Pie is a perennial favorite at Thanksgiving, and the more varieties the better. Pie was also an eighteenth century staple, with far more types than we’re familiar with today. This week we feature pie recipes from the cookbook of Martha Custis Washington, wife of America’s most famous founding father. Entertain your guests with some daring cuisine from the kitchen of Mount Vernon!
The main ingredient for today’s pie can be obtained in almost any town, but perhaps not in the usual grocery stores or markets. It may seem strange to put these birds in a coffin, but in this context the word refers to a coarse pastry shell rather than a wooden box.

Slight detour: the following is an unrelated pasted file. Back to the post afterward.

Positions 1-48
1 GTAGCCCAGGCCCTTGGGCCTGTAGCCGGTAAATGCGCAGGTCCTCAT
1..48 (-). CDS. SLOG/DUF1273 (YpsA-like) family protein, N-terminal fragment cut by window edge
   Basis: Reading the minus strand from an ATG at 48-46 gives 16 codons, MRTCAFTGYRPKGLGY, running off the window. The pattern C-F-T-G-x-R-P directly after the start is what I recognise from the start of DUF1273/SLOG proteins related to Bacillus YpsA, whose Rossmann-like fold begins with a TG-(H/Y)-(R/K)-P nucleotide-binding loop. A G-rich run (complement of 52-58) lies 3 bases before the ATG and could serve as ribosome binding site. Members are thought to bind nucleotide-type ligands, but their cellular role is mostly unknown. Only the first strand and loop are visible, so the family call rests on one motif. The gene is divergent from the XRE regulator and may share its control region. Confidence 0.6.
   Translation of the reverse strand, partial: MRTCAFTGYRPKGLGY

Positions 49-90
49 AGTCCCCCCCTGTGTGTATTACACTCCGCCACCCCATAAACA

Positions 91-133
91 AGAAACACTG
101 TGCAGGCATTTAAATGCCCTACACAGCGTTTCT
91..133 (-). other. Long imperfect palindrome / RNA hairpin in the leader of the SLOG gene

To Make a Pigeon Pie
When you put your pigeons into the coffin, lay butter under them, & put in some bacon, cut dice ways, and half a dozen sausages, cut in little pieces, season your pigeons with pepper & salt & lay on more butter. Then close up your pie & bake it 2 hours. When it comes out of the oven, put in a little thick butter beat up with a little white wine & a drop of vinegar. Shake it & so serve it up. You may bake either veal or rabbit on this manner.[This recipe is taken from Karen Hess, Martha Washington’s Booke of Cookery (New York: Columbia University Press, 1981). The spelling has been modernized for readability.]
Well Martha might not of wasted any food making these pies, but I don’t think my Grandchildren would be very happy pulling a cooked pigeon on their plate. Didn’t she ever make a fruit pie